MANSFIELD — A federal judge has denied two Richland County Children Services motions to dismiss civil claims filed by a doctor who formerly worked with the agency.
Judge Patricia Gaughan did grant the agency’s motion to dismiss a third claim.
Kurt Buckner, who used to work at Family Life Counseling and Psychiatric Services, filed suit against Children Services Executive Director Randy Parker and attorney Edith Gilliland. He lists three claims — defamation, intentional interference with an employment relationship and negligent investigation.
Gaughan dismissed the third claim in a ruling filed Feb. 10.
Last week, the Children Services board voted to place Parker, who has been with the agency since August 2002, on paid administrative leave. Board members have not given a reason for the move.
The Buckner suit arose out of an October 2010 encounter between the plaintiff and Gilliland. Buckner was a supervisor for Family Life Counseling’s multisystemic therapy program and a mental health liaison interventionist for Children Services.
According to Buckner’s defamation claim, he parked his car next to Gilliland’s because he saw her and wanted to talk to her about a case. Buckner maintained Gilliland had presented inaccurate information to juvenile court.
Gilliland reportedly told Buckner, whom she didn’t know, that she thought it was odd he approached her in the parking lot and she felt as if he were stalking her. Buckner said he ended the encounter and drove away.
Buckner claimed Gilliland then falsely told the agency that he had blocked her progress. A short time later, Children Services sent a fax to Family Life Counseling, telling Buckner he was not welcome at the agency and would be removed from cases involving agency clients.
Buckner claimed because of the loss of work and damage to his reputation, he was compelled to resign from Family Life Counseling.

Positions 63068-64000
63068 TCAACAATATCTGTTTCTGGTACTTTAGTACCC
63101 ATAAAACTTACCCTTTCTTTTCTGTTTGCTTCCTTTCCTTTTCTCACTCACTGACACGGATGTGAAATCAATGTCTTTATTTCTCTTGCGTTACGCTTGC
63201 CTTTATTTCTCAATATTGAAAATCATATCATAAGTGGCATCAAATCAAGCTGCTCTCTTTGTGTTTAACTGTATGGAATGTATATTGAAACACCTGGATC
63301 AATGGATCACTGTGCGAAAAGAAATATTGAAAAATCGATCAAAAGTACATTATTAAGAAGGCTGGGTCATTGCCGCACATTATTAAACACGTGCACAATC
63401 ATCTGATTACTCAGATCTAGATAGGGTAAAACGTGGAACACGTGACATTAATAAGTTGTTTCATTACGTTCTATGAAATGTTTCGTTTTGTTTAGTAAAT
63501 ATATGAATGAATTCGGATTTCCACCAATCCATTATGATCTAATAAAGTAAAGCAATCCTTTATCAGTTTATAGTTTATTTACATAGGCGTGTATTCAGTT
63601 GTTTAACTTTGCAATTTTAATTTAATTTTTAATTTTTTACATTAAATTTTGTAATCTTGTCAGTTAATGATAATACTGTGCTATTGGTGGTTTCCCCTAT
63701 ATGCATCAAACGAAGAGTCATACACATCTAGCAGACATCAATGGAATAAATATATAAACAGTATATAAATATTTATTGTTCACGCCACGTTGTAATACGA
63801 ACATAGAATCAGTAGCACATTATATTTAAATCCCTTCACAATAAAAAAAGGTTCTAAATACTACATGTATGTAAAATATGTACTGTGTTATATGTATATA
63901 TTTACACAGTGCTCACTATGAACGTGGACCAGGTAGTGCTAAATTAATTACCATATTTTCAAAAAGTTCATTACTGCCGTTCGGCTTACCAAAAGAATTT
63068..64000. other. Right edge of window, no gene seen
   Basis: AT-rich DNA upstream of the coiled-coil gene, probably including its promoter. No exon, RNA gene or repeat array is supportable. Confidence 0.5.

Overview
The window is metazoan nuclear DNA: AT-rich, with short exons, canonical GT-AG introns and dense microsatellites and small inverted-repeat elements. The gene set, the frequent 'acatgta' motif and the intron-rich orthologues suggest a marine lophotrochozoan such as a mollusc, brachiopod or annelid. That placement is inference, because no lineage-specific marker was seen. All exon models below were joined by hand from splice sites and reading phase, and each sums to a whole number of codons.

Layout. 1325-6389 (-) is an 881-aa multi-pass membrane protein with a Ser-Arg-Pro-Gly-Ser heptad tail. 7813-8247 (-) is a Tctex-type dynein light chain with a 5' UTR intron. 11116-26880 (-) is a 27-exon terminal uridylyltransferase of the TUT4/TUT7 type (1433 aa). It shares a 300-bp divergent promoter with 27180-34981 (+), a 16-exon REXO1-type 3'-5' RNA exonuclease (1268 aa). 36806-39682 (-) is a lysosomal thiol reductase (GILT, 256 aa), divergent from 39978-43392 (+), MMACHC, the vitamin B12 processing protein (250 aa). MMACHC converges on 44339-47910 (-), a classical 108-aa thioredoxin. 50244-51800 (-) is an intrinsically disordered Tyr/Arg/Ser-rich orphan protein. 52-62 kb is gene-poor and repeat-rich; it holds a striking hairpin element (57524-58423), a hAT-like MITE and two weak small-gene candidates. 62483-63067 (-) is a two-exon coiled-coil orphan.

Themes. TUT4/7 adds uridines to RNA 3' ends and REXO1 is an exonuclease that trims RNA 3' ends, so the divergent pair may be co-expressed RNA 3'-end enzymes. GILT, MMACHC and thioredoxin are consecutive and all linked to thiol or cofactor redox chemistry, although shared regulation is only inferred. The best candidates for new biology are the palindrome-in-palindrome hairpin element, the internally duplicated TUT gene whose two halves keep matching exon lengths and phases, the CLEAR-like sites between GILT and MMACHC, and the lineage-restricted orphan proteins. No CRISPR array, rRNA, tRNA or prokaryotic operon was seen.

In the agency’s response, attorney Cheri Hass argued Parker and Gilliland were entitled to immunity as political subdivision employees. She cited Ohio law, which says such employees are immune from liability unless:
» The employee’s acts or omissions were outside the scope of the employee’s employment or official responsibilities.
» The acts or omissions were with malicious purpose, in bad faith or in a wanton or reckless manner.
» Civil liability is expressly imposed upon the employee by a section of Ohio law.
“Even assuming this allegation to be true, it nevertheless fails to support a claim of willful, malicious and reckless behavior,” Hass wrote.
As for going to Parker, Hass wrote, “These allegations reflect that Gilliland engaged in a conditionally privileged communication with her employer due to a perceived safety threat.”
The judge dismissed the claim for negligent investigation by Parker because Ohio does not recognize that tort. Buckner said Parker did not review video footage of the parking lot incident.
On the defamation and intentional interference with an employment relationship claims, the judge ruled Buckner presented sufficient facts and ruled against dismissal.
Buckner, who lives in North Carolina, is seeking more than $75,000.